Stretching is probably the most commonly thought of and practiced form of recovery as you can feel almost instant relief. It's a practice that has been performed for centuries, likely because it's an instinctive tool. The practice increases flexibility and blood flow throughout your body, helping reduce muscle soreness and stiffness, while increasing your range of motion.
As mentioned previously, stretching before your workout is essential. You want to incorporate both static and dynamic stretches into your routine. Static stretching should be done to to increase flexibility, lengthen muscles, and prevent injury in the long-term. While dynamic stretching warms the body up and prepares the muscles for your activity, preventing short-term injury.
Believe it or not, what you're wearing during and after a workout can affect your recovery -- research shows that wearing compression clothing may "improve joint awareness, local blood flow, waste product removal, improve running economy, reduce swelling, reduce muscle oscillations, and decrease post-exercise muscle soreness whilst appearing to have no negative impact on performance" (Science for Sport, 2018).
Sauna, Steam and Ice
Going into a sauna or steam room for a few minutes can help increase your body's circulation post-workout. But if you prefer the cold, you can take an ice bath or have a cryotherapy session, which will help reduce inflammation and tissue recovery. You can also do like the Nordics do, and go from hot to cold with contrast-hydrotherapy. But if your body can't handle freezing temperatures, you can take baby steps to get there -- I like to use a freezer-pack that fits on your hand and finger-gloves, helping reduce the pain and inflammation.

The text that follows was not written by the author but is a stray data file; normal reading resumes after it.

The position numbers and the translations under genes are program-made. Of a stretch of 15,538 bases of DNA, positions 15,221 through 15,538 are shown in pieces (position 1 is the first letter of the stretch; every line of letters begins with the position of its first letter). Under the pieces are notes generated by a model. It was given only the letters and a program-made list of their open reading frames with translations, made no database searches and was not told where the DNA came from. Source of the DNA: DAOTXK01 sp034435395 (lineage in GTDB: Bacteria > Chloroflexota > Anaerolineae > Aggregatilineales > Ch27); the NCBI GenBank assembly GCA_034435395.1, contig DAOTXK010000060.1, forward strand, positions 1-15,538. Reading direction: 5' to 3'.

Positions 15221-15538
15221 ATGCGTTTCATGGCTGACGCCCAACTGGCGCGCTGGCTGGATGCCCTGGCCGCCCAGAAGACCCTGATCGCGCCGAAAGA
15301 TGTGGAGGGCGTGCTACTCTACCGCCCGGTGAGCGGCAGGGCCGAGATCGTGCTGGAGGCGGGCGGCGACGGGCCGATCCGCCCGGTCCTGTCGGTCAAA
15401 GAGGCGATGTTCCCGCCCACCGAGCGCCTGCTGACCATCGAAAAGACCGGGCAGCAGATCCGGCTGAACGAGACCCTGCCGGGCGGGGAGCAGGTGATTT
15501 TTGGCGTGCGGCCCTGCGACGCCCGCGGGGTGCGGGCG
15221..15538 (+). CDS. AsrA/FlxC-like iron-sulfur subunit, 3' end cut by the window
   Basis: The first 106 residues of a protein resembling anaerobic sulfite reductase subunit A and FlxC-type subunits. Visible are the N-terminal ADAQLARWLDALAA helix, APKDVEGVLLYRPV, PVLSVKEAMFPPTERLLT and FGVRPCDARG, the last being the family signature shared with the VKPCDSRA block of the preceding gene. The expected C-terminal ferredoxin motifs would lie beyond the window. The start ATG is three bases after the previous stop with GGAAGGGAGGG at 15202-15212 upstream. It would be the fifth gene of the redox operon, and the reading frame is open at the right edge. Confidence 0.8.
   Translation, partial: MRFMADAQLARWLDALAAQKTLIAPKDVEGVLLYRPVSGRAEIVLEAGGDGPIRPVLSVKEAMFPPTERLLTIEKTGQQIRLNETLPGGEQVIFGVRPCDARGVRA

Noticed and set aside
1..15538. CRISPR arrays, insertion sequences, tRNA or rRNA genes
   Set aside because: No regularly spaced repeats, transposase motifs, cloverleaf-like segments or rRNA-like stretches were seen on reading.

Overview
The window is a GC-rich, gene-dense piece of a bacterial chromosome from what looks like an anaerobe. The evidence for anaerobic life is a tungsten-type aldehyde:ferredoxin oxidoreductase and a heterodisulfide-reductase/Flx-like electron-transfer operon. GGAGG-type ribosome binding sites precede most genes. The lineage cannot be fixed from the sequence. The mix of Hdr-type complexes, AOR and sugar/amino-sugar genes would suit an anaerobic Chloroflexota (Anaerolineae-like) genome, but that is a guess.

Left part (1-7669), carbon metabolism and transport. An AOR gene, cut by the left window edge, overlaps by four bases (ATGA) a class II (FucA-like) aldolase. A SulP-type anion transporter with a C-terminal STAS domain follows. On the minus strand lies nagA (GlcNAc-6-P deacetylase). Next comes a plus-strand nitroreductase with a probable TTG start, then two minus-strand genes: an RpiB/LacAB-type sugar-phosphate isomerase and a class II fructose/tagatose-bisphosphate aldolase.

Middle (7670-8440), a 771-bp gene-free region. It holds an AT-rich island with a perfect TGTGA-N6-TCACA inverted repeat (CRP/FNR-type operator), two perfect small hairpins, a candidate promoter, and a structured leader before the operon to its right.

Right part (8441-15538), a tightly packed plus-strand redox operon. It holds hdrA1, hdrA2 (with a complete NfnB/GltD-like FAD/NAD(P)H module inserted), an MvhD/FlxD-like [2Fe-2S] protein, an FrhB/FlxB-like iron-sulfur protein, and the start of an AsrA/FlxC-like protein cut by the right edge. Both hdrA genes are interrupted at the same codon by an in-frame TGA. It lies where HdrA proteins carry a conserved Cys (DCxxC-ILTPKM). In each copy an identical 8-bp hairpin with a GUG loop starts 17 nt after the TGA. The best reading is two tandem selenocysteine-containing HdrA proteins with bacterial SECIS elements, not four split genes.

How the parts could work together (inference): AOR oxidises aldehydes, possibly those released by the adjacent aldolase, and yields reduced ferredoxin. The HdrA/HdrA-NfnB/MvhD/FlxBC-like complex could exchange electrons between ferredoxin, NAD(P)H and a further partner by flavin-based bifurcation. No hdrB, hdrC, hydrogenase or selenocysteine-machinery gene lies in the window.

Food is Fuel
Training depletes your body of fuel (glycogen), which can result in your muscles breaking down. It's essential to refuel 30 - 60 minutes post-workout and rebuild those glycogen stores (the longer you wait to eat the lower the rate of glycogen synthesis will be). You'll want to take in protein, carbohydrate and water to prevent this. The recommended ratio of carbs to protein is 3:1. My favorite snacks post-workout include protein smoothies with fruit (my go-to smoothie recipe is noted below), grain-bowl salads, avocado toast, or protein bars. I also love using electrolyte tabs in my water for a quick replacement of the electrolytes I lost during the workout (Nuun or Berroca tabs are both great).
Favorite Recovery Smoothie Recipe
1 - 2 scoops of Isopure Protein Powder (Vanilla)
1 scoop of Vitality Collagen
1 cup of Vanilla Almond Milk
5 ice cubes
1 - 2 tablespoon of Honey Roasted Peanut Butter
1 - 2 ripe bananas